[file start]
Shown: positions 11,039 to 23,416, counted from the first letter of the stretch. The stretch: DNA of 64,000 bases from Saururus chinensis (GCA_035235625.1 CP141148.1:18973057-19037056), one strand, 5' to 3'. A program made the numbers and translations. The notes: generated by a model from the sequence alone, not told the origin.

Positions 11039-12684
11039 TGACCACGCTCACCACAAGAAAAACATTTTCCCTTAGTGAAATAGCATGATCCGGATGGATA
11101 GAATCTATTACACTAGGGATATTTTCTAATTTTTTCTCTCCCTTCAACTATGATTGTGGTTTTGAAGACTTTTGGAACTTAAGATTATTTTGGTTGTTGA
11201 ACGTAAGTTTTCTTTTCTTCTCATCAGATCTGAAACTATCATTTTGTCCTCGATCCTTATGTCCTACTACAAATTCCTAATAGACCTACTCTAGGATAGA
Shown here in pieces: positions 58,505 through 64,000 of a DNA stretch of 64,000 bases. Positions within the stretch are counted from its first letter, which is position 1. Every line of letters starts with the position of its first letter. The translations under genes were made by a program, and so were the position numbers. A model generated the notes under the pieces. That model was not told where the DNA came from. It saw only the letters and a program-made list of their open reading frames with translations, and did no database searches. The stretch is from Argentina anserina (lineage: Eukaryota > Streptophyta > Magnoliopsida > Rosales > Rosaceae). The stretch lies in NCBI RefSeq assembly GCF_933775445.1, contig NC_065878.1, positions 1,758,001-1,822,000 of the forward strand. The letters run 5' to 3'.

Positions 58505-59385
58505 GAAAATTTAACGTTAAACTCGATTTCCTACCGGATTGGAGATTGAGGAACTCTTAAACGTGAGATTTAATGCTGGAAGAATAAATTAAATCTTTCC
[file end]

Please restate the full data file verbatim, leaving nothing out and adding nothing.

Shown: positions 11,039 to 23,416, counted from the first letter of the stretch. The stretch: DNA of 64,000 bases from Saururus chinensis (GCA_035235625.1 CP141148.1:18973057-19037056), one strand, 5' to 3'. A program made the numbers and translations. The notes: generated by a model from the sequence alone, not told the origin.

Positions 11039-12684
11039 TGACCACGCTCACCACAAGAAAAACATTTTCCCTTAGTGAAATAGCATGATCCGGATGGATA
11101 GAATCTATTACACTAGGGATATTTTCTAATTTTTTCTCTCCCTTCAACTATGATTGTGGTTTTGAAGACTTTTGGAACTTAAGATTATTTTGGTTGTTGA
11201 ACGTAAGTTTTCTTTTCTTCTCATCAGATCTGAAACTATCATTTTGTCCTCGATCCTTATGTCCTACTACAAATTCCTAATAGACCTACTCTAGGATAGA
Shown here in pieces: positions 58,505 through 64,000 of a DNA stretch of 64,000 bases. Positions within the stretch are counted from its first letter, which is position 1. Every line of letters starts with the position of its first letter. The translations under genes were made by a program, and so were the position numbers. A model generated the notes under the pieces. That model was not told where the DNA came from. It saw only the letters and a program-made list of their open reading frames with translations, and did no database searches. The stretch is from Argentina anserina (lineage: Eukaryota > Streptophyta > Magnoliopsida > Rosales > Rosaceae). The stretch lies in NCBI RefSeq assembly GCF_933775445.1, contig NC_065878.1, positions 1,758,001-1,822,000 of the forward strand. The letters run 5' to 3'.

Positions 58505-59385
58505 GAAAATTTAACGTTAAACTCGATTTCCTACCGGATTGGAGATTGAGGAACTCTTAAACGTGAGATTTAATGCTGGAAGAATAAATTAAATCTTTCC